Christmas in Africa

I’d been thinking about writing a blog on Christmas in Africa when I saw Jina Moore write a similar posting. With Abidjan switching on the biggest festive lights display it’s ever had, the transformation seems almost complete in the last ten years as Western Christmas culture takes over. Until a few years ago, Christmas was out-classed by the New Year’s eve celebrations, but a sort of global Christmas culture does seem to be settling with the virtual snowflakes.

Many more homes now have access to satellite television thanks to cheaper rates for Canal and with it a bombardment of advertising and seasonal programming that portray a Christmas of snow, nights by the fire and turkey, that are totally alien to Africa. I wonder if this is sowing a degree of frustration – pushing someone else’s Christmas culture into Ivorian lives. One need only look at the giant illuminated Christmas tree in the Plateau district – Ivory Coast has some amazing trees, but the northern European pine is not one of them.

Fortunately there are some local variants – the emphasis on celebrating with the wider extended family, the all-night praise and prayer meetings at church, the concern that the end of the year is a mystically dangerous one (lots of unexplained deaths and accidents) and the baoule nativity crib scenes, to name just a few.

This entry was posted in Culture. Bookmark the permalink.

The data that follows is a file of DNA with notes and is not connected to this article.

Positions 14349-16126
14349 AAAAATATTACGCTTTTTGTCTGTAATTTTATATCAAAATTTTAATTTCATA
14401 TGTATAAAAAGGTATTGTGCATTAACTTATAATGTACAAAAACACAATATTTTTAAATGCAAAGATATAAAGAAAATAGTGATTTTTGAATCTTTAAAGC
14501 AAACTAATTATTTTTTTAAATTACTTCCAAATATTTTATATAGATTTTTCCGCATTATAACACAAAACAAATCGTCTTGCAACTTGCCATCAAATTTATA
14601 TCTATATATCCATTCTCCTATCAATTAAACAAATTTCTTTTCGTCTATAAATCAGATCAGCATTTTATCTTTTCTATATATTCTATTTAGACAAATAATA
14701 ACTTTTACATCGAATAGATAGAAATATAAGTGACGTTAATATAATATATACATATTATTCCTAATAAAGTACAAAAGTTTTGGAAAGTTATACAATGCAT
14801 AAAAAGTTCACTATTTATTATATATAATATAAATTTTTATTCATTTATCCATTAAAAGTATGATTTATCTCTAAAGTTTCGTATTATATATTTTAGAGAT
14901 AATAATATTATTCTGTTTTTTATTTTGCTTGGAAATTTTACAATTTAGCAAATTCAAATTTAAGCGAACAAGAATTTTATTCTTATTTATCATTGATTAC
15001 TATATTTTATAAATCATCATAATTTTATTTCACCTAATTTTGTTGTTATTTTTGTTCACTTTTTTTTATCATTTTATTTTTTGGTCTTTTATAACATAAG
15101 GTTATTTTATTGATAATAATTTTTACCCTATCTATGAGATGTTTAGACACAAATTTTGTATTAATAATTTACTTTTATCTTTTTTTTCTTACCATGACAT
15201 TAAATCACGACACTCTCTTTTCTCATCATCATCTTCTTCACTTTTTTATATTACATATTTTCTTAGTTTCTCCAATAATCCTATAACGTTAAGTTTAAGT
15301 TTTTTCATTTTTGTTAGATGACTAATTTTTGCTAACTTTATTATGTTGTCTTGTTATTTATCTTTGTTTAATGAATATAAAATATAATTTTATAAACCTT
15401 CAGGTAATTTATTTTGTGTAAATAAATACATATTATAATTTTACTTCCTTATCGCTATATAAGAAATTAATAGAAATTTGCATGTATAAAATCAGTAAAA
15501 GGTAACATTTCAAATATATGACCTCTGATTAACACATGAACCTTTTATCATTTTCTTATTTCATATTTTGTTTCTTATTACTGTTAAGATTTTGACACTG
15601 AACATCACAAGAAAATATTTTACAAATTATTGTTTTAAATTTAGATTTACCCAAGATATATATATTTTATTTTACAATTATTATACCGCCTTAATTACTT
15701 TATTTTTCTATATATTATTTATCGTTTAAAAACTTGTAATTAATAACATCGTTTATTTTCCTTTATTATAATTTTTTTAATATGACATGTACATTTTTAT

2 Responses to Christmas in Africa

  1. Mike says:

    Idle question, but… how much of what you’re seeing is the influence of global (read Western/Euro) television culture, and how much of it is influenced or imported by Westerners/Europeans actually living in CDI? It would be somewhat typical of expat aid communities, for example, to expend more effort trying to make it a bit more like home than trying to settle in and learn something of local culture.

    • admin says:

      Good question. I don’t think expat aid communities have too much influence on the wider society. They tend to live in their own enclaves. What I’m saying may be more linked to a certain segment of Ivorian middle class society, but still Ivorians tell me that for instance the habit of buying presents for Christmas day (for Muslim and Christian families) is a new phenomena. Access to the french-language Canal satellite tv network is widespread, though aid communities tend to favour the anglophone DSTV, if they watch tv at all. The plethora of Christmas toys at the market in Adjame, within which few expats venture, I think backs up my argument.

Leave a Reply

Your email address will not be published. Required fields are marked *

This site uses Akismet to reduce spam. Learn how your comment data is processed.